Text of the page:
As a country wide commemoration of the 500th anniversary of Leonardo da Vinci’s death, the Royal Collection have loaned their Leonardo drawings to different locations, in Leeds; Belfast; Birmingham; Bristol; Cardiff; Derby; Glasgow; Liverpool; Sheffield; Southampton; Sunderland and our very own Manchester! The strategic programming by the Royal Collection means that everyone in England is no more than an hour’s drive away from one of the exhibition venues, each of which contains 12 drawings.
Since the Leonardo drawings arrived back in February, I’ve had countless conversations with the visitors who flocked to MAG, about their experiences of the drawings in the other locations. So after the thirtieth mention of Liverpool’s Leonardo’s, I decided it’s about time I scope it out for myself. I have been wondering how each venue might differ in presentation and how much freedom the Royal Collection gave to the curation. Since MAG’s theme is ‘the body’, what themes have other locations explored and how does each experience differ?
So I took a trip to the Walker Art Gallery in Liverpool….
… my first impressions were WOW, this is BIG…. and quiet (quite different to MAG’s smaller and very busy exhibit- but then this was on a Monday afternoon).
The exhibition had varying themes, with each work on paper displayed beneath the titles: Deluges; Ideal Heads; The Sforza Monument; Botany; Leda and the Swan; Courtly Life; Anatomy; Landscape; The Madonna and Child with St Anne; Costume Studies.
I was amazed by the range of drawings here, Liverpool’s twelve pieces covered a large scope and like MAG, they also have two double sided pieces, which really means we can count that as fourteen drawings!
The Walker’s displays contextualised Leonardo with links to their own collection, which conveniently contain the famous copy of the Mona Lisa and works by artists such as Pietro Perugino, who was apprenticed to the same workshop at Leonardo and Lorenzo di Credi who had influenced Leonardo and became influenced by him.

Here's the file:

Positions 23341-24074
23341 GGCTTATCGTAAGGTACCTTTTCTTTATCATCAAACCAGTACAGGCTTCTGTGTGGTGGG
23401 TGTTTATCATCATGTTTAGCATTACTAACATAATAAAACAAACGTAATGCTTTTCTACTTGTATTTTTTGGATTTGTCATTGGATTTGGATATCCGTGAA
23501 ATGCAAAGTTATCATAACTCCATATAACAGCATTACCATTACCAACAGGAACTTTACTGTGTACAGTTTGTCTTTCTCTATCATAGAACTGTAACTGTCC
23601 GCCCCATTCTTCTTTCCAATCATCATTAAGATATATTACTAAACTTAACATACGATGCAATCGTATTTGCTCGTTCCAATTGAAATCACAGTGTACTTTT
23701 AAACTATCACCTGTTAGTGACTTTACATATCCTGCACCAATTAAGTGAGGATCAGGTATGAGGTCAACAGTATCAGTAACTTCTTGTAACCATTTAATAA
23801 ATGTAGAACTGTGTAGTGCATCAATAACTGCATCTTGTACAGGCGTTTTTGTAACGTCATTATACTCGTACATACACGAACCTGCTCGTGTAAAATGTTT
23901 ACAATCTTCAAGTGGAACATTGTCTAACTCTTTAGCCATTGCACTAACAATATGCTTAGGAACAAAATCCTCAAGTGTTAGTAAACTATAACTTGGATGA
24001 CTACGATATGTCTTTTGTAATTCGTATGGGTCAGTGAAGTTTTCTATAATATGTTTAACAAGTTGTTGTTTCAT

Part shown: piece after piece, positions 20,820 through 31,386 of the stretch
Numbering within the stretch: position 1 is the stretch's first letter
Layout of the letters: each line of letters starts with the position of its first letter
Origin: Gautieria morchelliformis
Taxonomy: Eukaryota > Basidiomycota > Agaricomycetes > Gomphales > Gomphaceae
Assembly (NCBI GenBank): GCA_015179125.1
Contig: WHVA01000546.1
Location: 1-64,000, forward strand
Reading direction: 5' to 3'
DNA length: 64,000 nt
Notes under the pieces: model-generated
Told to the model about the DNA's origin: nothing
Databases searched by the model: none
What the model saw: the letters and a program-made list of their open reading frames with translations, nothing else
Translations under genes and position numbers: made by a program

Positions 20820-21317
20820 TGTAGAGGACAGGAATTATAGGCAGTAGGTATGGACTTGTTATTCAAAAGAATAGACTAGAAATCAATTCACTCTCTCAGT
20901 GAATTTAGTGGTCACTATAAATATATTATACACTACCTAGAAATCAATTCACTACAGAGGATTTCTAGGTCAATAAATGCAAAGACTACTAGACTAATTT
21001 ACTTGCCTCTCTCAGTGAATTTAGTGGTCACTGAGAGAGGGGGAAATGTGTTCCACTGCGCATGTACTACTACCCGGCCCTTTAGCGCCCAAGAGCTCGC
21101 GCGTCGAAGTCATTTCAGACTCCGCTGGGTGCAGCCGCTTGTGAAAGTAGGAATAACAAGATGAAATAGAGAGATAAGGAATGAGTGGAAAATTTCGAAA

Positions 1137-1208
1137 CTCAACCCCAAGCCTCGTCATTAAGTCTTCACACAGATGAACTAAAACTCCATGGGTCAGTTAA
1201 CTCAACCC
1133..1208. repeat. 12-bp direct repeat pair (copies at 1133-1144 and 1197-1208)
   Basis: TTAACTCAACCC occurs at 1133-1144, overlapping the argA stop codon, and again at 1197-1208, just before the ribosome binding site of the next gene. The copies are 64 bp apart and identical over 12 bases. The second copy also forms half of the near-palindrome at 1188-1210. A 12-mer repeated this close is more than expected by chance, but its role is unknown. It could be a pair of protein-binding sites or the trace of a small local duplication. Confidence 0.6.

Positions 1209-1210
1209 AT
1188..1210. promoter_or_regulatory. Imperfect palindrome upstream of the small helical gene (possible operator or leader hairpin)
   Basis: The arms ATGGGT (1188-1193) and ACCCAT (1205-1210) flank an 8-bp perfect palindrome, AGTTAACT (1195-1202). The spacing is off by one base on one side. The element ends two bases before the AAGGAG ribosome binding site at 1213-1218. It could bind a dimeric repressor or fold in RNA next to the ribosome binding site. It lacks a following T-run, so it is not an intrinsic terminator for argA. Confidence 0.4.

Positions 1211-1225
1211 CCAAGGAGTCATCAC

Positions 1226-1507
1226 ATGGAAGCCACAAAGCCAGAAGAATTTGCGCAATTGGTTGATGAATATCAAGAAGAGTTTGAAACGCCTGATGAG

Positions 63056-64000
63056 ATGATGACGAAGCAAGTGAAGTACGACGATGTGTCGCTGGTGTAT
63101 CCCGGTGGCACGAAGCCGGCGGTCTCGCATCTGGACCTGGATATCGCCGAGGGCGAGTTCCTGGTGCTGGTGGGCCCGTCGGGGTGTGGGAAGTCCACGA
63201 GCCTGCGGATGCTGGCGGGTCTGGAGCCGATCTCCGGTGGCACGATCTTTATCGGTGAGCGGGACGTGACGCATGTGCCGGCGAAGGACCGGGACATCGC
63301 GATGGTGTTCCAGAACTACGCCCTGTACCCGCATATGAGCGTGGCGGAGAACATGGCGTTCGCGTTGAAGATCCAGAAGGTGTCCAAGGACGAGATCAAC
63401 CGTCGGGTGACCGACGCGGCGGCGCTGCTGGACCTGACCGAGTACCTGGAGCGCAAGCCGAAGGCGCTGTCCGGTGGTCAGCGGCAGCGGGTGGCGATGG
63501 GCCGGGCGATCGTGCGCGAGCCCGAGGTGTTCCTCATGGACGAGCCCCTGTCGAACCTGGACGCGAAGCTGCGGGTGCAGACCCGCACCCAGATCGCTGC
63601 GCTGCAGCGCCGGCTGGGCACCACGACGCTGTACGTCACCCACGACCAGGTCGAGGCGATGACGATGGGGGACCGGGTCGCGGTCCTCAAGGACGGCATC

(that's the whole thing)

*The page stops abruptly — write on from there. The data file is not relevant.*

There’s a clean and colourful nature to the display, punctuated with insightful quotes about the artist, balanced with hints of red and yellow in the contextual panels which compliment the sepia tones used in some of Leonardo’s pen and ink drawings. I felt like I had not only experienced Leonardo’s handiwork but I that I’d been invited to engage with glimpses of his character and the impact of his studies at a local level.
Many features of the display had been carefully considered, such as the audio guide beside the exhibit entrance and a box of magnifying glasses placed on the benches.
Accessibility was also high on the agenda here with enlarged copies of the tiny drawings and translations of Leonardo’s notes:
As I was leaving, I noticed some small yellow questionnaires which I initially dismissed; no one enjoys answering questions about how far you’ve travelled and why you’re visiting. Then I took a second glance to see what they wanted to know and decided that actually, this is a considered approach from the Walker to learn more about their new audiences and ways of retaining the high numbers.
At MAG, we’ve been experiencing record breaking visitor numbers, particularly at the weekends with almost 40,000 in the first ten days of the Leonardo exhibition opening! It will probably feel very strange after 6th May when the drawings leave our gallery, will it be a relief or will we miss it?
Overall, the Walker’s exhibition was a great experience and left me feeling like I had learnt something. The displays really instilled a sense of pride in Liverpool and it was so well integrated within the Walker’s collection that it seemed to ‘make sense’ showing the Leonardo drawings here.
Where Liverpool’s exhibition was large and vast, our exhibition at MAG has a more intimate feel. Our small red room creates the atmosphere of entering a secret cave of ancient treasures and this curatorial variance makes for a far more interesting experience of the country wide exhibition.
But you may have to join the queue!